It is not just feeling sick or minor indigestion. Psychological distress can cause severe inflammation in the GI tract.
In addition to being painful, this will make it difficult to eat and hard for you to get the nutrition that will help your body stay balanced.
The stress causes GI issues, but then these GI issues escalate the anxiety.
Why does this happen? Well. You are still designed for living in the wild with creatures out to kill you.
We are not an apex predator, and we need physiology that kicks in to protect us when we are in danger. If a bear is running towards you, then more incredible speed, strength, and mental alertness are going to save your life.
The instinct for fight, flight, or freeze is created in your sympathetic nervous system with the release of the stress hormone cortisol. The medical term for this response is an acute stress response.
While helpful when in a real life-or-death situation, this hormone is not so useful when your boss presses you to meet a deadline. A small amount of encouragement is fair, but if you are pressured to the point of feeling threatened, then your body goes into hyperdrive.
Your heart rate will increase, you will breathe quicker, your blood pressure will rise, and your blood cholesterol increases. You will naturally tense your muscles, including those in your gut: the intestines, bowel, and rectum.
The impact, if not given time to resolve itself, is havoc on your digestive system.
The havoc mentioned includes:
- Increased stomach acids resulting in heartburn, indigestion, and acid reflux
- Oesophageal spasms
- Diarrhea and leakage, which require the use of incontinence pads
- Lower back pain
Consistent exposure to stress can bring on much harsher conditions of the gut, such as Irritable Bowel Syndrome (IBS), Inflammatory Bowel Disease (IBD), Peptic Ulcers, and Gastroesophageal Reflux Disease (GERD). These conditions result from oxygen and blood flow being restricted to the stomach due to continued acute stress.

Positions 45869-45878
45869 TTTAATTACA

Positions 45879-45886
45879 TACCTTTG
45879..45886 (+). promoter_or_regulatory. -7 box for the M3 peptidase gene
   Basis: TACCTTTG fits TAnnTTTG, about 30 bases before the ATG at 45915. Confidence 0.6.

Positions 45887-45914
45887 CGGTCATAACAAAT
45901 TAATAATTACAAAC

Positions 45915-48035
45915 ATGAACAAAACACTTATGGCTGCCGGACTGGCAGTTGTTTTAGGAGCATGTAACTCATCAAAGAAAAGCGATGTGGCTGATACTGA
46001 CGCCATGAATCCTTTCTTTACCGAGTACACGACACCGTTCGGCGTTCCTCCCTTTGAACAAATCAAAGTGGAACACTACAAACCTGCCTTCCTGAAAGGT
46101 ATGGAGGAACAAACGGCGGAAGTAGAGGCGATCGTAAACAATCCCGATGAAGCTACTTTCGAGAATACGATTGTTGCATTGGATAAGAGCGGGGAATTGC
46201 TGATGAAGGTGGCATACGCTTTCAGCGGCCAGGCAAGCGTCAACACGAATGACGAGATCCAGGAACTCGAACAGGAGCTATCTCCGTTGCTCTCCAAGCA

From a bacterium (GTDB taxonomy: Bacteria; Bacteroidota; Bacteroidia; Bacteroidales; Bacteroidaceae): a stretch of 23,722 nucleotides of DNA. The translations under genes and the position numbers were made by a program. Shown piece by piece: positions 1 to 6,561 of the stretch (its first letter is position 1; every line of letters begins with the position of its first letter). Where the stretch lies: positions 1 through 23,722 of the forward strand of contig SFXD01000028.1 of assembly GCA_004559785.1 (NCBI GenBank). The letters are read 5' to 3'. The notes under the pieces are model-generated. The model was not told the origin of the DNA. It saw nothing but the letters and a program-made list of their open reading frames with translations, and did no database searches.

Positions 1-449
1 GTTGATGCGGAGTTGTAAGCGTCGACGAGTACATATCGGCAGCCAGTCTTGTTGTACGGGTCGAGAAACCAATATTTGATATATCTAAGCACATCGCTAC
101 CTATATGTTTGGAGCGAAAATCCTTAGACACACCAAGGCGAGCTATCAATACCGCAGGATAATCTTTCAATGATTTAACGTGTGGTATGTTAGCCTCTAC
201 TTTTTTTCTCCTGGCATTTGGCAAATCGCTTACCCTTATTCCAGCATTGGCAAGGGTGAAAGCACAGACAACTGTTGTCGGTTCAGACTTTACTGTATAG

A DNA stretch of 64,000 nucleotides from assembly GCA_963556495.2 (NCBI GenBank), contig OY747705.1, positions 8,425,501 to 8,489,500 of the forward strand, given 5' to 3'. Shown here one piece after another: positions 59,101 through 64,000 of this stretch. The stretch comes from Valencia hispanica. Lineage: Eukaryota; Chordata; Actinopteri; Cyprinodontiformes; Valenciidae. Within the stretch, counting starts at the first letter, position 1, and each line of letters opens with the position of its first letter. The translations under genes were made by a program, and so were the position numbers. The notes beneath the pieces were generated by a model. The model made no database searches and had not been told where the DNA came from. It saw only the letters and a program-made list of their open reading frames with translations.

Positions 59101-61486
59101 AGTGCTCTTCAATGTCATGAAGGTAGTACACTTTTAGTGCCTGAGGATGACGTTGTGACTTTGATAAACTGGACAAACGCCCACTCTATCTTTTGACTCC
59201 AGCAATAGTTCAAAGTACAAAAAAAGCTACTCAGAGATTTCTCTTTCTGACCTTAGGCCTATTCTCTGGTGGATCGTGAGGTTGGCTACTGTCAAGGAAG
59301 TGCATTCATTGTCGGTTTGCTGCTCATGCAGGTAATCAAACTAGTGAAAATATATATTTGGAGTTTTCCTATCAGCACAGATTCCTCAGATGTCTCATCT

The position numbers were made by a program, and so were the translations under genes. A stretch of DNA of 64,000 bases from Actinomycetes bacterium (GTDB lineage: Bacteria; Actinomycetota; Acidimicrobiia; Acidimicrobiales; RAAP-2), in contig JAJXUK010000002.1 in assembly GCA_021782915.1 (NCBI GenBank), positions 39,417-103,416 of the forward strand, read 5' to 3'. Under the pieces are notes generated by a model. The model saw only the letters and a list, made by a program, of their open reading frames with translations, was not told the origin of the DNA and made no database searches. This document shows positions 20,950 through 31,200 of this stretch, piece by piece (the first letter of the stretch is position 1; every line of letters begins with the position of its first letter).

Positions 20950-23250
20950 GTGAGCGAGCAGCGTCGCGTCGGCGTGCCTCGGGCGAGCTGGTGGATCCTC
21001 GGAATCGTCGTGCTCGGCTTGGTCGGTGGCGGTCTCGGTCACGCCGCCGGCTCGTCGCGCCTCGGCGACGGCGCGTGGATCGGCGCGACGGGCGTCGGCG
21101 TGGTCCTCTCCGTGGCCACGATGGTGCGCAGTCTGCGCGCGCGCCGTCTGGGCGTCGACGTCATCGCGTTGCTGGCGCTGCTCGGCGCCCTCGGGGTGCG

If you are ever diagnosed with one of these disorders, your doctor will likely ask you to reduce your stress by changing your lifestyle choices. This might mean changing the way you work or where you work or mean taking regular exercise.
It cuts both ways.
It is true that “you are what you eat,” as the adage claims. We sometimes forget that our bodies are biological input-output machines and what we consume is the outcome we achieve.
Therefore, if you feed your body unhealthy foods, you are in danger of an unhealthy mind.
Excess sugar and caffeine can lead to irregularities in mood that can have a knock-on effect on the way people treat you and, in turn, how you feel about yourself.
If you keep yourself hydrated and you eat a balanced diet, you may find your tolerance levels are much higher, and you become much more contented.
You can also do much to improve your gut health and so increase your sense of mental wellbeing. If you eat plenty of probiotic and prebiotic foods, you can help to keep the balance of helpful bacteria in your gut.
Pre-biotics are useful because they encourage the body to develop microbes. You can find this prebiotic in vegetables, whole grains, beans, and legumes. Probiotics can be found in live yogurt, some cheeses, and fermented food like miso paste.